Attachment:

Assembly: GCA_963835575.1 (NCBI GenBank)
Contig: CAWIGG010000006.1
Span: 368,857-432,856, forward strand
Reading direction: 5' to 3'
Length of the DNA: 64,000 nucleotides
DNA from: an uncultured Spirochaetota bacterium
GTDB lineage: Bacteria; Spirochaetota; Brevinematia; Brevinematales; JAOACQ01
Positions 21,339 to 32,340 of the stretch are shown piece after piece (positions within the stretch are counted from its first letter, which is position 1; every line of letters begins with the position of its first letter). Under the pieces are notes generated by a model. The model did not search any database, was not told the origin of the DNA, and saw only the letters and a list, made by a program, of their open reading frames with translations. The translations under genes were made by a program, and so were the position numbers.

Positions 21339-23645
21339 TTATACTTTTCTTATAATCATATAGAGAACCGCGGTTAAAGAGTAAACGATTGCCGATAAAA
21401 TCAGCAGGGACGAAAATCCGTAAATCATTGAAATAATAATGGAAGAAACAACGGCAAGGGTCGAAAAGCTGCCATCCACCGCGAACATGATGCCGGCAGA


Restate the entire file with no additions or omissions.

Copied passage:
Assembly: GCA_963835575.1 (NCBI GenBank)
Contig: CAWIGG010000006.1
Span: 368,857-432,856, forward strand
Reading direction: 5' to 3'
Length of the DNA: 64,000 nucleotides
DNA from: an uncultured Spirochaetota bacterium
GTDB lineage: Bacteria; Spirochaetota; Brevinematia; Brevinematales; JAOACQ01
Positions 21,339 to 32,340 of the stretch are shown piece after piece (positions within the stretch are counted from its first letter, which is position 1; every line of letters begins with the position of its first letter). Under the pieces are notes generated by a model. The model did not search any database, was not told the origin of the DNA, and saw only the letters and a list, made by a program, of their open reading frames with translations. The translations under genes were made by a program, and so were the position numbers.

Positions 21339-23645
21339 TTATACTTTTCTTATAATCATATAGAGAACCGCGGTTAAAGAGTAAACGATTGCCGATAAAA
21401 TCAGCAGGGACGAAAATCCGTAAATCATTGAAATAATAATGGAAGAAACAACGGCAAGGGTCGAAAAGCTGCCATCCACCGCGAACATGATGCCGGCAGA